Confronting racism, then and now: a confession and an apology
I’m about to share with you the most humiliating moment of my life.
This morning something deeply disturbing happened to my 13 year-old nephew, Christopher. He got a text message, which had been forwarded around from person to person, from one of his best friends, a girl we’ll call Ashley. It went something like this:
America has elected a nigger. Today in school show your support for the KKK by refusinshookg to stand for the Pledge of Allegiance.
Christopher lives in Alabama, where this kind of ignorance isn’t terribly hard to find, and he’s a bit more advanced than some of his classmates where racial issues are concerned. He grew up in Charlotte (and NC urban areas are a lot more progressive than the outback), has always had black and biracial friends, and like so many kids of his generation he simply doesn’t see race as a big deal. He’s not blind to the fact that racism exists, of course, but it’s never been a factor in his personal life. A couple years ago, though, my sister and her family moved to Huntsville, and she reports that things are very different on the cultural front.
Christopher was beside himself. When he saw the message he told his mother that he thought he was going to be sick, and when I talked to him a few minutes later he was obviously shaken. He couldn’t believe that Ashley, someone that his whole family really likes (my sister says she’s almost become family), would pass something like that on. He was going to talk to her, when he got to school, to see if she even had any idea about what she had done.
You know kids, you know school, you know what it was to be that age. We all did appalling things, and maybe this is a case where a fundamentally good girl did something simply because she didn’t grasp what it meant. Christopher wants to make sure she understands some things about the Klan – he doesn’t think the kids in his school really know what it is – and he wants her to understand the group’s history, to understand things like church bombings and the struggle for civil rights.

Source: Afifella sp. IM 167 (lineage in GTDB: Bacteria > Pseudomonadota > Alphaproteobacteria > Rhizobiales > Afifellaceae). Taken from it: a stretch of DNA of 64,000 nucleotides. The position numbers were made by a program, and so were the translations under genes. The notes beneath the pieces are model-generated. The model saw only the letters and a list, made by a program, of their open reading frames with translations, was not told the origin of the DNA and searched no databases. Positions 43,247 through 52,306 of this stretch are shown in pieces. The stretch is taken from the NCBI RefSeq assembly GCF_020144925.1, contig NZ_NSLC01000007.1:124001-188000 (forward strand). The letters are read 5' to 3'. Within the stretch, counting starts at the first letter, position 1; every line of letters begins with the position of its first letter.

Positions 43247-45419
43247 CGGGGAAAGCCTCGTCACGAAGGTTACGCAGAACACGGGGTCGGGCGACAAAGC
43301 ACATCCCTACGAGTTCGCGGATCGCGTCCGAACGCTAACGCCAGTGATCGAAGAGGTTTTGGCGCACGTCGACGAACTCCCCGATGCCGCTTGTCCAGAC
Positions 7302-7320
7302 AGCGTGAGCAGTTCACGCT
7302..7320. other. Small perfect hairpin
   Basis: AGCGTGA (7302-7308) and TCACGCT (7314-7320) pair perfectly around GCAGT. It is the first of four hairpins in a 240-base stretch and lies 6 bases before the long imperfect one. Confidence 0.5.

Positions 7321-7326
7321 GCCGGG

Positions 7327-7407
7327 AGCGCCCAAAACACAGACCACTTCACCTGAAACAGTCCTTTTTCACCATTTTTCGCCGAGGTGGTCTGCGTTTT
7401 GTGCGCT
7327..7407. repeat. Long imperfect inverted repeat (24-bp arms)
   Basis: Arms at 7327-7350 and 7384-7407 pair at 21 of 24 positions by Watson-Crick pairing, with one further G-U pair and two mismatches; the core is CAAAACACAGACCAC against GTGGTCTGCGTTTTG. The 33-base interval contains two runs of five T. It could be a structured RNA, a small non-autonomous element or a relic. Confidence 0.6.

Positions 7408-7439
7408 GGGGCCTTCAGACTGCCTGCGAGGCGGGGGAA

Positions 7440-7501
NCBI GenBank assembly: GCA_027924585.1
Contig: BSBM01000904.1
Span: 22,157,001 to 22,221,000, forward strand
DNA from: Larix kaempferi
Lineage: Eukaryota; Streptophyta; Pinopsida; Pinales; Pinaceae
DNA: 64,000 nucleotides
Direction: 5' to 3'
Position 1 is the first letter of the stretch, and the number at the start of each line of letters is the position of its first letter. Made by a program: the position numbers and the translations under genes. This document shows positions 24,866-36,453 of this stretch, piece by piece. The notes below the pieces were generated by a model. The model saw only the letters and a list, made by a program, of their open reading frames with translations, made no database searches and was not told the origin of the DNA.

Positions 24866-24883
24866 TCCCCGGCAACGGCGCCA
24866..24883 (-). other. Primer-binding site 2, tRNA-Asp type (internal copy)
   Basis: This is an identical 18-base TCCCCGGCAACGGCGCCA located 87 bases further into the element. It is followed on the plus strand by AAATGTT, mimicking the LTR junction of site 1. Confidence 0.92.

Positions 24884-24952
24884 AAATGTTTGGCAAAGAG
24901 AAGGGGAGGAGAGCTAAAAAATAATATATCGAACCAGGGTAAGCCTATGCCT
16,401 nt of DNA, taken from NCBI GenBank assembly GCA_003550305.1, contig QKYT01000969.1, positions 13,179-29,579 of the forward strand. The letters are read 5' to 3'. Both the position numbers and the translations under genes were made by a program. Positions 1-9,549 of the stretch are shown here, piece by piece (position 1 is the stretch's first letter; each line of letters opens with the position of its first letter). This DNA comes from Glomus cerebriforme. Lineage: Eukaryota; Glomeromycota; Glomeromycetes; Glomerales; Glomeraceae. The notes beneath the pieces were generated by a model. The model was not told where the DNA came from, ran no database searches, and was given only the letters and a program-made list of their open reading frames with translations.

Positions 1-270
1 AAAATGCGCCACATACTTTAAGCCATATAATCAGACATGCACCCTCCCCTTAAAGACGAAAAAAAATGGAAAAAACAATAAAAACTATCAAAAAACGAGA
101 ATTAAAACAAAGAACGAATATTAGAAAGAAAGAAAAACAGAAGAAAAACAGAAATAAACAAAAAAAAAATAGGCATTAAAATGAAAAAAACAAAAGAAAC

Christopher understands how remarkable last night was: a black man elected president, when not very long ago – during his parents’ lives, in fact – a black man had to drink from a separate water fountain, sit in the back of a bus, and so on.
Those who know me and read me realize that I not only write about racism in America, I go after it with an almost feral passion. In fact, some haven’t fully understood my methods – not that they don’t get why I think it’s important, but they have perceived in my writing something they couldn’t quite explain. Maybe it’s the language I use, maybe it’s my tone, maybe it’s a vehemence that seems a little more than they can explain, I can’t really say. But I have been questioned about it, and before this moment I’ve never provided the real answer. There is a story, though, and it’s a painful one that I’ve been carrying around for 30 years.
I attended Ledford High School in Thomasville, NC. We were located in a very white corner of Davidson County, which yesterday voted 2-1 for McCain. Ledford had around 900 students. We were very white, very Protestant, and very prejudiced in just about every way possible. LHS had no Jews that I knew of and only a couple kids who’d admit to being Catholic. Maybe five of my fellow students were black.
It was the late ’70s and enlightenment had not yet established much of a foothold in northern Davidson County. Everybody was racist because that’s just how it was. I was a typically insecure kid who had no damned clue who I was or how I fit in. Even though I was smart and comparatively well actualized compared to a lot of my classmates, I was still a product of and captive of the place, the time, the culture.
(Before I go any further, let me make something clear. I’m explaining what I was and why, but I am not excusing myself.)